Allstar Break: Greyboy Allstars
When they first came together in 1993, the Greyboy Allstars had no inkling that the band would be a long-term project. In fact, the Greyboys – keyboardist Robert Walter, saxophonist Karl Denson, guitarist Elgin Park, drummer Zak Najor and bassist Chris Stillwell – had just one gig in mind at the band’s inception. It was a 1993 record-release party for “Freestylin,'” the new release by San Diego’s DJ Greyboy, and Greyboy wanted a live band to perform between spinning tracks from the new album. The band learned the tunes of sampled beats from “Freestylin,'” plus some old groove tunes DJ Greyboy had selected: Sly & the Family Stone’s “Let the Music Take Your Mind,” some Grant Green songs. The music did, indeed, take their minds.”We had such a good time and liked the music so much, we stayed together,” said Walter, who had played blues, punk and not much jazz, either straight-ahead or the funkier stuff, at that point. Neither did the band members know how their groove would catch on. The style of music – call it groove, funk-jazz or, as the Greyboys would eventually dub it, West Coast boogaloo – was generally seen as a relic of the ’60s. But when the Greyboy Allstars started playing a regular Wednesday night gig at San Diego’s Green Circle Bar, with DJ Greyboy spinning discs in between sets, the crowds came immediately. And with a steady gig, the band developed a sound and wrote their own material. Within a few years, not only had the Greyboys become a big draw, but groove music had made a major comeback.Perhaps because they hadn’t prepared for any of it, burnout came fairly quickly for the Greyboys. In 1997, after just three albums but countless live gigs, the band called it quits. The direct impetus for the breakup was the departure of drummer Najor, who wanted to quit the road in favor of bible school. The group did one tour with Alan Evans, from groove-band Soulive, taking over the drummer’s stool. “But it just didn’t work,” said Walter. “Zak is the sound of the group in a lot of ways. In a groove band, the drummer sets the pace for everyone else.”But Walter added that, even had Najor stuck with the group, the Greyboys’ future might not have been long. “To be truthful, it was headed in that direction anyway,” he said. “We’d toured a lot for five years and we were starting to come apart. You can definitely tour a band too much. You get tired of each other, tired of the music. You can forget why you’re doing it.”Over the last five years, the Greyboys recalled how grooving the music had been. When their schedules finally coordinated, they regrouped for a run of New Year’s shows this past winter: a show at the Belly Up Tavern in San Diego and two at San Francisco’s Fillmore Auditorium. The first show was rusty, but the magic returned for the next two nights.”The second night felt the same as it did before,” said Walter. “It fell into this eerie kind of thing, where we fell right back into it. I even felt my own playing snapping back to the way I used to play.”The Greyboys have taken another tentative step toward becoming a unit again by scheduling a small handful of road dates. The mini-tour brings them to Jazz Aspen’s Labor Day Festival, where they perform two shows on Friday, Aug. 29: opening for reggae singer Alpha Blondy on the main stage at 5 p.m. and headlining a late-night gig at the Snowmass Conference Center. On Sunday, the Greyboys play in Portland, Ore. After that, the Greyboys are an open question. An album and further touring are all dependent on what happens onstage these few dates.”It’s hard to say what will happen when we go for something bigger, like making new music,” said the 33-year-old Walter, who like the rest of the band is a longtime San Diegan. “That could work and that could not work. The future could depend on a new album – if it comes out.”As they learned from the tour without Najor, the Greyboys are best with all hands on board. “This band is really a unit,” said Walter. “It really depends on the chemistry of the players. If one person isn’t on it, you really feel that.”Heading in different directionsAnother factor in the breakup of the Greyboy Allstars was the differing musical directions. In the beginning, all of the members were coming from the same place, as neophytes learning the groove tradition. Eventually, however, the five started forming their own ideas about where to take the music.”Everyone got interested in other things,” said Walter. “Greyboy Allstars works best if we have a clear idea of what we want to do, combining some kind of improvisation with dance music. And if you get too many outside influences, it starts to come apart at the edges.”In Greyboy Allstars, there’s so much creative energy around you have to battle to get your ideas heard. I’m one of five guys who have a real clear idea of where I want it to go.”In the wake of the split, Karl Denson, the nominal leader of Greyboy Allstars, and Walter kept the highest profiles. And their subsequent careers show the different directions the Greyboys were being pulled. Denson, with his band Tiny Universe, played a smoother, dance-oriented style. Walter, in his band 20th Congress, went the more cutting-edge, electronic jazz route. Park, meanwhile, headed his own rock band. The relationships seemed to survive the differences: Walter sat in some with Denson and played in Najor’s band; Stillwell was part of 20th Congress for a while and worked with Denson and Park; Najor played on Denson’s albums.Back in the grooveThe Greyboys return to a different musical universe than they stumbled into a decade ago. Numerous bands are now influenced by the groove-jazz of the ’60s and ’70s, as played by Herbie Hancock’s Headhunters, guitarist Grant Green and organ players Jimmy Smith and Jimmy McGriff. To many musicians, the style is the perfect combination of the head and the soul: sophisticated enough to offer a technical challenge, rhythmic enough to shake the dance floor.”A lot of that music is looked down upon by jazz people as being too common, or a sellout,” said Walter, who has a new CD with 20th Congress, “Giving Up the Ghost.” “But for me, it combined all the stuff I was into – jazz, and dance music with a physical appeal.”The Greyboys can take a lot of credit for the resurgence of the style. Along with keyboard trio Medeski, Martin & Wood, the Greyboys were at the forefront of bringing the groove to a new level and taking it on the road.”In Europe, it started in the mid-’80s with acid jazz, and the James Taylor Quartet. People were getting into that old era of records that we got into,” said Walter. “In the States, there was a little scene when we started. But nobody toured like we did. We brought the music to a lot of people. It started as a worshiping-the-past thing. And then we started doing our own thing with it – like the British bands who started out with an interest in the American blues and then changed it into their own thing.”It’s been a short time and just a few dates, but Walter thinks the Greyboy Allstars are capable of doing more with the groove. “I think we’ve learned to step back from it and appreciate its qualities,” he said. “When you’re entrenched in it, it’s hard to see what’s good about it. Now when we play together again, it’s a surprise to see how easy it is, how easy it is to get everyone to follow you. There are little subtleties I didn’t appreciate at the time.”Stewart Oksenhorn’s e-mail address is email@example.com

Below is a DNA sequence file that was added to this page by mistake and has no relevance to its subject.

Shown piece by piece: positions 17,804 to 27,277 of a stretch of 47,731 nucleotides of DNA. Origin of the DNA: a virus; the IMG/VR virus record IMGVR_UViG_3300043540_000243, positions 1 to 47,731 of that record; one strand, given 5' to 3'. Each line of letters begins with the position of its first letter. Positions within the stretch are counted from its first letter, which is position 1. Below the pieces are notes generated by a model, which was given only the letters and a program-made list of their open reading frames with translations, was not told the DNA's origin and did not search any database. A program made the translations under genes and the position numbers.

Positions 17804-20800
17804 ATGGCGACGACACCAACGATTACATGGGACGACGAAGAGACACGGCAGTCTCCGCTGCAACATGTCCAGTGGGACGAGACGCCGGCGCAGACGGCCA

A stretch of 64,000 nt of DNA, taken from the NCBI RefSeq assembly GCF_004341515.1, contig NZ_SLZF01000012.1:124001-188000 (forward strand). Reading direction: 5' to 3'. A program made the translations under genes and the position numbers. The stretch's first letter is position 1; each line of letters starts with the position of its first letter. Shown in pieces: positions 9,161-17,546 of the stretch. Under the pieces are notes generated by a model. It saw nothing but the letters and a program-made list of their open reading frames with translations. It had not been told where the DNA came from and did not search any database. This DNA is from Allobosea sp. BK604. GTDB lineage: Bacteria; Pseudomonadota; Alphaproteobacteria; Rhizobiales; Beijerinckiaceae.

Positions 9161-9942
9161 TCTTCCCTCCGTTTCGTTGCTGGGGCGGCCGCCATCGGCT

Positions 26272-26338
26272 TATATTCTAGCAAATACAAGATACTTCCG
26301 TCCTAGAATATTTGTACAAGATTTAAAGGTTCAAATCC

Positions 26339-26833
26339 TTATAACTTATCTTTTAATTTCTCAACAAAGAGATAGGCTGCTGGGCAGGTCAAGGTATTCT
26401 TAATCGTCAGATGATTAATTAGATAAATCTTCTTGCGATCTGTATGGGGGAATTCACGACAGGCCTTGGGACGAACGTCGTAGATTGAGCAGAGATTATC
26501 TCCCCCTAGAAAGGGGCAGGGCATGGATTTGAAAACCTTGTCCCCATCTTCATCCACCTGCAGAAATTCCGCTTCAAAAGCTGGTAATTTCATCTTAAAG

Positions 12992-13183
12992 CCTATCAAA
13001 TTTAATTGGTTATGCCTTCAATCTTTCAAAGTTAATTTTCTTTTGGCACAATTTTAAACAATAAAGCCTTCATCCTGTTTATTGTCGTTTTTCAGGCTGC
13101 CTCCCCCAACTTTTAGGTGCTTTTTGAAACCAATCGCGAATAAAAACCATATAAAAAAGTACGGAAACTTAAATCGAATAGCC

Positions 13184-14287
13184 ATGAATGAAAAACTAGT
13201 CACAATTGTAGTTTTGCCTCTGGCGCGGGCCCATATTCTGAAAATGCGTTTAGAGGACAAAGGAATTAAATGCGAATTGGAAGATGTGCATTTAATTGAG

Support Local Journalism
Support Local Journalism
Readers around Aspen and Snowmass Village make the Aspen Times’ work possible. Your financial contribution supports our efforts to deliver quality, locally relevant journalism.
Now more than ever, your support is critical to help us keep our community informed about the evolving coronavirus pandemic and the impact it is having locally. Every contribution, however large or small, will make a difference.
Each donation will be used exclusively for the development and creation of increased news coverage.
Start a dialogue, stay on topic and be civil.
If you don't follow the rules, your comment may be deleted.
User Legend: Moderator Trusted User
At the center of allegations of a $2 billion tax fraud scheme, the highest amount the federal government has accused against an American, is a businessman who lives in Houston and Aspen.